There’s a familiarity in A. Smyth’s debut album Last Animals that would have you thinking you’re listening to an artist who has been around you your whole life. Its ten tracks are delivered with confidence and sure footing that leaves the ‘debut album’ tag pretty much redundant.
When recording started at the beginning of 2020, A.Smyth was riding the crest of a wave following performances at the Primavera Pro and All Together Now festivals, as well as garnering support from BBC 6 Music and RTE Radio 1 and having music featured on hit TV shows like Made In Chelsea.
As much of the industry focus on the single format, it’s refreshing to feel that Last Animals was produced with the vision of a full album. There’s cohesion in sound and content, and the pacing is perfect; listening to a stream, you’ll feel you’ve missed something by not reaching out to flip the record to side B halfway through.
Easing in with “Rain Boys”, the stall is set out early with synths and piano giving depth to folksy fingerpicked guitar and introducing A. Smyth’s soothing vocal. This indie-folk staple of sound on which the album is based provides consistency across the ten tracks. With that starting point secure, A. Smyth is able to build with great melody hooks, lyrics which touch on what it is to be human, and moments of adventurous genius that lift the music to another level in its genre.
The playful folk guitar in “Say You Won’t Mind” wouldn’t sound out of place on a film soundtrack. Like album closer, “Tempt” it discusses the human condition, dialling up the intimacy with closely mic’d guitars picking up every creak and slide on the steel strings and creating the impression that Smyth is inches from your ears.
He tackles humanity again on “River,” which he describes as being about, “That sense of loss you feel when you’re struggling to find your place in the world.” Later on “When It Calls” he identifies with someone else’s suffering, singing “I feel the river in your heart, I know the thunder ‘cause I feel it too.” It’s a simple metaphor but brutally effective.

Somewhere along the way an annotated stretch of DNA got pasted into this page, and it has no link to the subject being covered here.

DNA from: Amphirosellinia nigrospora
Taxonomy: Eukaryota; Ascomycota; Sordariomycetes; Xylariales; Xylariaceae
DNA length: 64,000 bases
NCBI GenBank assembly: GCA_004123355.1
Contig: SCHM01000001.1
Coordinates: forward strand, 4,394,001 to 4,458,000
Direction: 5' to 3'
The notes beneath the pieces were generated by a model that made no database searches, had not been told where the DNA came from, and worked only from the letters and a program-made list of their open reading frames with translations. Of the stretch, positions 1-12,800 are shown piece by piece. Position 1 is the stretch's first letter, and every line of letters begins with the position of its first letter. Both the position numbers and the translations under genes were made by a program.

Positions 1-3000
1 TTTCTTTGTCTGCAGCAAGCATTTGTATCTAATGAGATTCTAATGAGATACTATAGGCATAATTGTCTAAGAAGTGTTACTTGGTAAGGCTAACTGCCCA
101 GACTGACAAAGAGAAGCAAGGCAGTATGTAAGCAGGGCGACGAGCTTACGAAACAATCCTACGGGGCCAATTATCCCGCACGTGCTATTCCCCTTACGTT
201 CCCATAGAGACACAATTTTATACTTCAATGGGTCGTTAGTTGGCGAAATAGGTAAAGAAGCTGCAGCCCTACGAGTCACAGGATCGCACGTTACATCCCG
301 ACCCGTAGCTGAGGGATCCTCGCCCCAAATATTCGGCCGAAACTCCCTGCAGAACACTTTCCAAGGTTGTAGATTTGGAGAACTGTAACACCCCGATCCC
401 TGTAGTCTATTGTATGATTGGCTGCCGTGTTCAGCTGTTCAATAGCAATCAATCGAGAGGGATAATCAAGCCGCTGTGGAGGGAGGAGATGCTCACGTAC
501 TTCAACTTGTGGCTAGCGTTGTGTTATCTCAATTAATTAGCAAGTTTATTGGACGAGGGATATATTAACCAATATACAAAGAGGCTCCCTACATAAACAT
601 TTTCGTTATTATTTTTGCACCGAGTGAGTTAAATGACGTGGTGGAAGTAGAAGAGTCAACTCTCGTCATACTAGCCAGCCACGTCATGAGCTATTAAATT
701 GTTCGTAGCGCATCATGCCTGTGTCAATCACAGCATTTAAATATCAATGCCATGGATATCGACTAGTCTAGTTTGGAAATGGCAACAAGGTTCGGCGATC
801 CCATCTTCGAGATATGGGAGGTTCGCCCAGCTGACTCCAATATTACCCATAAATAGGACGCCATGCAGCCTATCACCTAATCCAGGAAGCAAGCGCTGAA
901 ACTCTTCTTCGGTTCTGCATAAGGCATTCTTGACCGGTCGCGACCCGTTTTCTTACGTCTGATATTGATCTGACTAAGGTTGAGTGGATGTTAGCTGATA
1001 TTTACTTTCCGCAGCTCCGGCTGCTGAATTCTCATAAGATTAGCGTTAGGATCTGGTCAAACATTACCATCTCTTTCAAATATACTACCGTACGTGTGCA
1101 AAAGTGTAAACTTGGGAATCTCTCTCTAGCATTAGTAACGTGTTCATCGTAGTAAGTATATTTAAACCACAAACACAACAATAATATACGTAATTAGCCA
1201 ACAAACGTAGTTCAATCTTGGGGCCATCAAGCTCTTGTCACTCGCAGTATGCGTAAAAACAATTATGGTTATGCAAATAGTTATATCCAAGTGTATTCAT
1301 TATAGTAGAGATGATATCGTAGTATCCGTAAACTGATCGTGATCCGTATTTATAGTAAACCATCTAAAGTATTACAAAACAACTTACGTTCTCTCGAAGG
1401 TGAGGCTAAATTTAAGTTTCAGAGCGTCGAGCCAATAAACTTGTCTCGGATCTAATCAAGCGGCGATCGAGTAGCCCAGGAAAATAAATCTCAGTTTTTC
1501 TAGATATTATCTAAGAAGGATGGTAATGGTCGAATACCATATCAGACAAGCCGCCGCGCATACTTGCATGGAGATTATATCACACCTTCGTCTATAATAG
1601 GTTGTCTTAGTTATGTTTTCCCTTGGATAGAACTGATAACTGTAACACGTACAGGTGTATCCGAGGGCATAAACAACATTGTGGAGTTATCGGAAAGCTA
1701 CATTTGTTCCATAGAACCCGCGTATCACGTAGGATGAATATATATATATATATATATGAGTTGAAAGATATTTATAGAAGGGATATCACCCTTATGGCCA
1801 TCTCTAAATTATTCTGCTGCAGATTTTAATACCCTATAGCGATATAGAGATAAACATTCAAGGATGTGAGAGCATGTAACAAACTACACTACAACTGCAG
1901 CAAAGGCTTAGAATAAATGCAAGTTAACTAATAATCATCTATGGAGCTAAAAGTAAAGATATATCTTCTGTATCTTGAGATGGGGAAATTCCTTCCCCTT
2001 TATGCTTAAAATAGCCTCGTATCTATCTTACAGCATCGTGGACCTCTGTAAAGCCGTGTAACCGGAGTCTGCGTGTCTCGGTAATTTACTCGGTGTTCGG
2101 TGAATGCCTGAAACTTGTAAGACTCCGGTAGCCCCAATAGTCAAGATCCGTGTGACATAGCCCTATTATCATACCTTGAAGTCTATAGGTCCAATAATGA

There’s push and pull throughout the album; moments of calm and moments of intensity. A. Smyth strikes a balance perfectly and dictates the flow with a variety of devices. There are ambitious but brilliantly executed tempo changes in “Don’t Let Me Down”; “Yeah You Said” peaks with pulsing, detuning synths; overlapping and layered vocals give “Me and My Old Man” a desperate immediacy. The highlight comes on “When It Calls” as A. Smyth lets loose with a fuzzy, untidy, franticly brilliant guitar solo dripping with whatever it is Neil Young had bottled in his basement when he recorded “Down By The River”. It’s already the album’s stand out track, but the sound of that guitar coming out of left field is just excellent.
For fans of indie-folk and singer-songwriter styles, there are lots to love on Last Animals. Where A. Smyth has really excelled is in the smaller touches which take the songs in unexpected directions, creating a thoroughly engaging album you’ll be compelled to revisit regularly.